Friday, 14 May 2010

Ridley Scott

Sometimes I'm disappointed in Ridley Scott. There was a time when a new film from him was something that would change the course of cinema, the days of Alien (1979), Blade Runner (1982) and Thelma & Louise (1991). There hasn't been as much of that of late, although Gladiator (2000) is close to being that kind of event.

But on the other hand, how much can you really expect, or demand, from one filmmaker? Perhaps the fact that Scott is one of the most gifted imagemaker film history has ever seen, that he might be a genius, should be enough. I've seen almost everything Scott has done, from The Duellists (1977) and onwards, and I've liked very much almost everything. It's just that the scripts he bases his films on too often doesn't really have the same quality as the visual and narrative aspects of the films.

Someone such as myself who is more interested in the visuals than the words and the text shouldn't perhaps mind so much, but if push comes to shove, I believe I care more about the script than I would like to admit.

In any event, Scott seems to be someone with something on his mind. His politics are probably liberal. His best films are in line with Scott's philosophy that as a filmmaker he must keep "reminding the audience that there's a dark side to life. That attracts me. Because it's the truth." So his films, most of them, share a common theme, they're stories about dedicated men and women who find themselves in the middle of a battle against forces they don't understand. Battles which often take epic and even existential proportions, where time and space in itself seems to be part of the enemy. He has made smaller, more quiet films, as well, such as Matchstick Men (2003) and Someone to Watch Over Me (1987), two films I'm very found of, and even here you can see how he has worked with every single image, and how they, in their own ways, also are about battles against mysterious forces. A Good Year (2006) is also quiet, but fails on most accounts though.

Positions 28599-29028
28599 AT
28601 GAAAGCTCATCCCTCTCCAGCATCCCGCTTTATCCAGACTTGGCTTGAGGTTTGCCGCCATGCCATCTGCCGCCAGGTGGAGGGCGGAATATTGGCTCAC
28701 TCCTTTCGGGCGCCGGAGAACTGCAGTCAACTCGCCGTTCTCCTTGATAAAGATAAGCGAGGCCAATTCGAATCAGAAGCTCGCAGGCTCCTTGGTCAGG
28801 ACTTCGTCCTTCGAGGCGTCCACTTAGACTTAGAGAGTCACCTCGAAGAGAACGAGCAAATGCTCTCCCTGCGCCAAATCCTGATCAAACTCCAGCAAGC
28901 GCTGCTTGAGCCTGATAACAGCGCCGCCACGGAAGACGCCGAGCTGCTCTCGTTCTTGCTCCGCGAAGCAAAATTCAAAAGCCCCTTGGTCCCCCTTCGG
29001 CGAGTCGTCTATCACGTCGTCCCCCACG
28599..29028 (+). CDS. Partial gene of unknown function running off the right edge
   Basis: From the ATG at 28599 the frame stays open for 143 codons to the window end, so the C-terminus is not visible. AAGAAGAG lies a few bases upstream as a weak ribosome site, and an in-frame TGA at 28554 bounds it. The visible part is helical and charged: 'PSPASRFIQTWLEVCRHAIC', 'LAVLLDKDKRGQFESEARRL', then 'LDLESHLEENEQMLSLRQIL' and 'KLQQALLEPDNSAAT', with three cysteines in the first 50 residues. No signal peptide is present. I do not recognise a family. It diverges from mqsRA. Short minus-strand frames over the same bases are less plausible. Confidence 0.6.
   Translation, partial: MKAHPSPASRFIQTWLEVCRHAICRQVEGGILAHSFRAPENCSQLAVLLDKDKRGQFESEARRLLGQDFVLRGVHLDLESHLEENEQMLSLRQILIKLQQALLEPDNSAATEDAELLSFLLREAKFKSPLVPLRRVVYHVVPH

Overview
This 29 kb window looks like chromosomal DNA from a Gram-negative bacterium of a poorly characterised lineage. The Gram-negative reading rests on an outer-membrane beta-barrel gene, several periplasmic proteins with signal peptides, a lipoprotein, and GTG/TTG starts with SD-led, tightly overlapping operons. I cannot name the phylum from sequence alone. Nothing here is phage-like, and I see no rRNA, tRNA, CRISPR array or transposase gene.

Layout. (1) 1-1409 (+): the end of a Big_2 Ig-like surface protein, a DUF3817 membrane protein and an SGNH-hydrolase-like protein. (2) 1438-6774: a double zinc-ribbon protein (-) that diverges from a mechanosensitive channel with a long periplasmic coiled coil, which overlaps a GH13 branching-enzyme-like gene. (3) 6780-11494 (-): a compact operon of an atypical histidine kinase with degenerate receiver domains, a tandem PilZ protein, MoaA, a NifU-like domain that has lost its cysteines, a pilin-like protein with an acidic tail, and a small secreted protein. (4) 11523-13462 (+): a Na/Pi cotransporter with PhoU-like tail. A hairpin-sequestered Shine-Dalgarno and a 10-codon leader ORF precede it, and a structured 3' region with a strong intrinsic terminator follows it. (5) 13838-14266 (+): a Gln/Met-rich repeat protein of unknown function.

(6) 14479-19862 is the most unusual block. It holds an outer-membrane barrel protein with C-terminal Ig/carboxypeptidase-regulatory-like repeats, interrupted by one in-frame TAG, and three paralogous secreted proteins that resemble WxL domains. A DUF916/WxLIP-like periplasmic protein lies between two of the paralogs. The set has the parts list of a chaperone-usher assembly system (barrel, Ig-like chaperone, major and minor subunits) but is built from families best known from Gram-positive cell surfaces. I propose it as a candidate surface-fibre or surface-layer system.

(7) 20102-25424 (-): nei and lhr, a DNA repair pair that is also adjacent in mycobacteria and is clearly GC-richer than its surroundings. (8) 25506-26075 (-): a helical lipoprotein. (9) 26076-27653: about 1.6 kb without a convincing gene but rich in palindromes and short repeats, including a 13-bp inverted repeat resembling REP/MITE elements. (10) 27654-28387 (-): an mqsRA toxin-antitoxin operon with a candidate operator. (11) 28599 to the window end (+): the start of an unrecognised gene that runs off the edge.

Something has changed lately, his films has lost passion. The likes of American Gangster (2007) and his latest, Robin Hood (2010), have an extraordinary verve and drive, and tell their stories with a narrative confidence that put most films to shame, but to me they lack the beating heart of his best films, even though they're sometimes angry and political.

And I think that is what's disappointing.

Here's an interview from the Guardian the other day.

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Spoiler alert regarding the end of Robin Hood. One big disappointment with Robin Hood was the fact that in the end, Marion doesn't kill Godfrey with her sword, but has to be rescued by Robin. Why on earth did they go down that road? It would have been cooler, more feminist and more in keeping with Scott's previous female heroes had she killed him herself. No, bad move that. Otherwise it's a classic Scott film. Robin's white horse reminds me of a unicorn.

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